Death of a Partner

Right to Subsequent Profits

On the death of a partner, the firm may not cease to exist but certainly, the partnership ceases to exist. The other remaining partners may decide to continue the business. This is known as the Reconstitution of the partnership. However, in the case of death of a partner, his legal representative may have a right to subsequent profits in the firm.

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Right to Subsequent Profits

The accounting treatment on the death of a partner is similar to that on the retirement of the partner. On the death of a partner also we need to revalue the assets and liabilities, including goodwill and transfer the balance in the Revaluation account to the Partners Capital accounts. However, in this case, we receive the amount of the joint life policy for which the partners took it.

Provisions of the Partnership Act

As per section 37 of the Indian Partnership Act, 1932, where a partner dies and the surviving partners continue carrying the business of the firm without settling the accounts of the deceased partner, his legal representative has a right to the subsequent profits.

The settling of the accounts of the deceased partner implies paying him his share of revaluation profit, goodwill, joint life policy amount and capital. Subsequent profits imply profits after the death of a partner.

Learn more about Joint Life Policy in detail here.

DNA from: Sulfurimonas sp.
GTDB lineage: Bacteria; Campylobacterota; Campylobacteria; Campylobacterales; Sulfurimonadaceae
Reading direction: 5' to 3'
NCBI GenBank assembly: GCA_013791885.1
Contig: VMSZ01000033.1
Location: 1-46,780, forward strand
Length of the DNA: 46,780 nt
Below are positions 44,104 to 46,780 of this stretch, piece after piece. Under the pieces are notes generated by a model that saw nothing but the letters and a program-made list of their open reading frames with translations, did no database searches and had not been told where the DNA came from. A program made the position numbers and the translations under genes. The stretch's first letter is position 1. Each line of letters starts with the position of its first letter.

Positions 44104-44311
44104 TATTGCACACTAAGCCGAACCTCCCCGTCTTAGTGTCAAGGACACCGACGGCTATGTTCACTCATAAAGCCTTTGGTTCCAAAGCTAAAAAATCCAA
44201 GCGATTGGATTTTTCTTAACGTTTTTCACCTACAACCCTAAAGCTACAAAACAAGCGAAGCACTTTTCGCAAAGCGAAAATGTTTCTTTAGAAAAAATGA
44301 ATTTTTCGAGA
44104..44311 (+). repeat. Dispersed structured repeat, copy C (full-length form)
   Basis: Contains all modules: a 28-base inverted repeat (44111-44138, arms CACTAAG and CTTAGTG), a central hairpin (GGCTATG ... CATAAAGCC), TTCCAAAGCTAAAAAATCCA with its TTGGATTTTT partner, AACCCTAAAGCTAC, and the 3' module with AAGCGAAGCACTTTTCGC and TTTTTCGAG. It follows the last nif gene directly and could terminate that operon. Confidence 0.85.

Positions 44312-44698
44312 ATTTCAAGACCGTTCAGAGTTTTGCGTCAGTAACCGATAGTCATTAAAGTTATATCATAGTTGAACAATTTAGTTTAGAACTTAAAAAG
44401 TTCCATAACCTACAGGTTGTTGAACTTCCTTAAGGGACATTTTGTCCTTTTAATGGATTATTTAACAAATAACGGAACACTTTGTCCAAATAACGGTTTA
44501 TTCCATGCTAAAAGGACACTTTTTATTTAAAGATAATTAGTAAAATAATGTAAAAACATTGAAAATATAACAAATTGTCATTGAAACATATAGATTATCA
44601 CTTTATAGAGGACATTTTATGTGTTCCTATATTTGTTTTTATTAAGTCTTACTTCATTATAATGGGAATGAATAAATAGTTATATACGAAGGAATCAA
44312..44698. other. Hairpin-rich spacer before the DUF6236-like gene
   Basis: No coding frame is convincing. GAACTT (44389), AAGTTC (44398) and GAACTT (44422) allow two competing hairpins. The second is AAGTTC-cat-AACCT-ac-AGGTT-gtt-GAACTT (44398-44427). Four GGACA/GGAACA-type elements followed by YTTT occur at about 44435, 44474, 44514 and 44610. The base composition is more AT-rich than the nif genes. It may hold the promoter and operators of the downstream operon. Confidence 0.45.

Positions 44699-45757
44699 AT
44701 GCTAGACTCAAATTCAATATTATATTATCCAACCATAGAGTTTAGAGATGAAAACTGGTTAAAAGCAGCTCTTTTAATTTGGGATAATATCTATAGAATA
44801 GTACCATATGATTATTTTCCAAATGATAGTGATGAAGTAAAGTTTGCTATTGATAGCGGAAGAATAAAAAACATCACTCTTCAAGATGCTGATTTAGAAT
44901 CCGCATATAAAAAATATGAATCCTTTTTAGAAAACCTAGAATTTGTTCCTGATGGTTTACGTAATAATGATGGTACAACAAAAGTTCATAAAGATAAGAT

Deceased partner’s or his Legal representative’s share in subsequent profits of the firm is the amount that is attributable to the use of his share of the property of the firm. Alternatively, he may also opt to receive interest at the rate of 6 percent per annum.

However, the above provisions do not apply in a case where the partners have entered into a contract to the contrary.


Subsequent Profits

It is noteworthy here that if the surviving or the continuing partners have an option to purchase the interest of the deceased partner and they duly exercise it, then the legal representative of the deceased partner has no right to subsequent profits.

The legal representative has a right to subsequent profits until the accounts of the deceased partner are settled and the final payment made. He also has a right to choose whether he wants the share in the profit or the interest at the rate of 6 percent per annum.

Solved Example on Subsequent Profits

Manisha, Madhuri, and Juhi are partners sharing profits and losses equally. Juhi dies on 1st October 2017. After making all the necessary adjustments for assets, liabilities, goodwill and Joint Life Policy, the capital accounts of the partners are ₹100000, ₹140000 and ₹240000 respectively. Manisha and Madhuri decide to continue the business. Juhi’s account is not settled until 1st January 2018. The profit for the year is ₹180000. Assume the accounting year ends on 31st March every year. Determine the option that the legal representative of Juhi shall choose.


Option 1: Share in Subsequent Profits

Profit for the year = 180000

But, profit until 1st October 2017 is already adjusted. Therefore, we need to pay him only the profit from 1st October 2017 to 31st December 2017 i.e. for 3 months. We assume that profits are earned evenly during the year.

Hence, profit for 3 months = 180000 x \(\frac{3}{12}\)

= 45000

$$ \text{Juhi’s share} = {45000 \times \frac{240000}{480000} } $$

= ₹22500

Option 2: Interest @ 6%

$$ \text{Interest} ={ 240000 \times \frac{6}{100} \times \frac{3}{12}} $$

= ₹3600

Conclusion: Since, share in subsequent profits is more beneficial, he should go for Option 1.

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